A family trip in 2021 yielded a limit of lingcod for Chad Smith (center), wife Sara and their three sons Logan (right) and Zac, plus brother-in-law Kyle McCullough (left), including a 35-inch lingcod that snapped Chad’s rod in two when it hit. Photo courtesy of Northwest Sportsman Magazine.

Key in on structure around Puget Sound for hard-fighting lingcod

Puget Sound’s ‘stable’ fishery for the toothsome and tasty species is now open for business.

Part of the fun of lingcod fishing is they can be caught with a variety of methods including jigs, swimbaits, flies, mooching herring or squid, or using live bait such as sand dabs (a type of flatfish), greenling or shiner perch. Photo by Ben Matthews.

Where to go

Anglers who do a little homework on how to catch a lingcod will certainly raise the bar of fishing success.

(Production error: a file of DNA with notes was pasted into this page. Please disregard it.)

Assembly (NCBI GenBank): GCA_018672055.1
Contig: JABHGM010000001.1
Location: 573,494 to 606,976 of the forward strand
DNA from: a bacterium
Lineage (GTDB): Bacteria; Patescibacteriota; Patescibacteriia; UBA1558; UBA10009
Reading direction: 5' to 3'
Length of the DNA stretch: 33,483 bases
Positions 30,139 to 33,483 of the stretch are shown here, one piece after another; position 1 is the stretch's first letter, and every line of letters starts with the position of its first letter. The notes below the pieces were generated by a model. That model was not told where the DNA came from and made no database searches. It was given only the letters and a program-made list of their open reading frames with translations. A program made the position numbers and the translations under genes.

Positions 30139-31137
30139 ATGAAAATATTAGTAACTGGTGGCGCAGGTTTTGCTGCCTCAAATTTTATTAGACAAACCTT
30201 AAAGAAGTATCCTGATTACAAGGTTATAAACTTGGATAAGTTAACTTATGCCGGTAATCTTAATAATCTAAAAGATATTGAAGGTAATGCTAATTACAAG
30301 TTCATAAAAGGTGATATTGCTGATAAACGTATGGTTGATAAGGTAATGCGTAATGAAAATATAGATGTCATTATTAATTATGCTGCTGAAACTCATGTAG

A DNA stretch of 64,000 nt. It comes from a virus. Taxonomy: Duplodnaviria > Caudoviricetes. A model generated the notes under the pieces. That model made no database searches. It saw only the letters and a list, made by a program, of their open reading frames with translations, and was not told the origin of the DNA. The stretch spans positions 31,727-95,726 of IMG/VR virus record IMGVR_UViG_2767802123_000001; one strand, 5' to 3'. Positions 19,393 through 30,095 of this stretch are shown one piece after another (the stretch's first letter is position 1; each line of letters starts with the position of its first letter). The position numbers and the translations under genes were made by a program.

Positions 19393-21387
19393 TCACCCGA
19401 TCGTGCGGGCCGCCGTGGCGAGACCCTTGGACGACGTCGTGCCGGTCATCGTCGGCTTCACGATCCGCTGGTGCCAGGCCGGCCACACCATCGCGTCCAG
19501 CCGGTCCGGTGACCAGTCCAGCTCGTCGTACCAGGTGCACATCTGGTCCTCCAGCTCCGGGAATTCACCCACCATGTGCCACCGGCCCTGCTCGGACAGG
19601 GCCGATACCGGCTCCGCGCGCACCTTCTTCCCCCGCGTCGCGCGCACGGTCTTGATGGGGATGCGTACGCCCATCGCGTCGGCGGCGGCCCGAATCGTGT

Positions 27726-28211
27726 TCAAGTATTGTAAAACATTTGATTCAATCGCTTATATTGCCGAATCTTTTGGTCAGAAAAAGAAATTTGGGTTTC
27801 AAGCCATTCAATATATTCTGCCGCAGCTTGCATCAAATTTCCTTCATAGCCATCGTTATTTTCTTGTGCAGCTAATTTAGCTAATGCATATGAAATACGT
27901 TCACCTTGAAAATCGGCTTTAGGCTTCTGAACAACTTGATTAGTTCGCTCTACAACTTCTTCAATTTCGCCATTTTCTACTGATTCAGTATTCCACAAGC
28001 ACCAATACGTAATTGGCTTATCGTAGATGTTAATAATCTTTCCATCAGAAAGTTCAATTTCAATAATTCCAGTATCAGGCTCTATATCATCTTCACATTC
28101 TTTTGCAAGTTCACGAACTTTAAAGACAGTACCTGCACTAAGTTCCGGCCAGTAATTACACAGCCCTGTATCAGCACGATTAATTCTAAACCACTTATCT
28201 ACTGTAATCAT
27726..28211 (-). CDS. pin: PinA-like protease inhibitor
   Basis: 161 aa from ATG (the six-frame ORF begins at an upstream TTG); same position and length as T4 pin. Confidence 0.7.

Anglers call large lingcod “sea dragons” for a reason. In Puget Sound and the Strait of Juan de Fuca (Marine Areas 5–13) there is a slot limit on lingcod retention. Only fish between 26 and 36 inches may be kept by hook and line anglers. Photo by Chase Gunnell.

Fishing gear and tips

Lingcod eat just about anything, including flounder, rockfish, octopus, sculpin, kelp greenling, herring, crabs, squid, octopus, and pollock. But a favorite meal is the abundant Puget Sound flounder population found along sandy-bottomed areas. That makes Pacific sand dab or other small flounders the top choice for live bait amongst local anglers.

Lingcod can be found throughout much of Puget Sound and the Strait of Juan de Fuca, but with its rocky substrate the San Juan Islands are one of the better places to jig, and for bigger fish too. Photo courtesy of Northwest Sportsman Magazine.

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The Washington Department of Fish and Wildlife

The Washington Department of Fish and Wildlife is dedicated to preserving, protecting and perpetuating the state’s fish and wildlife resources.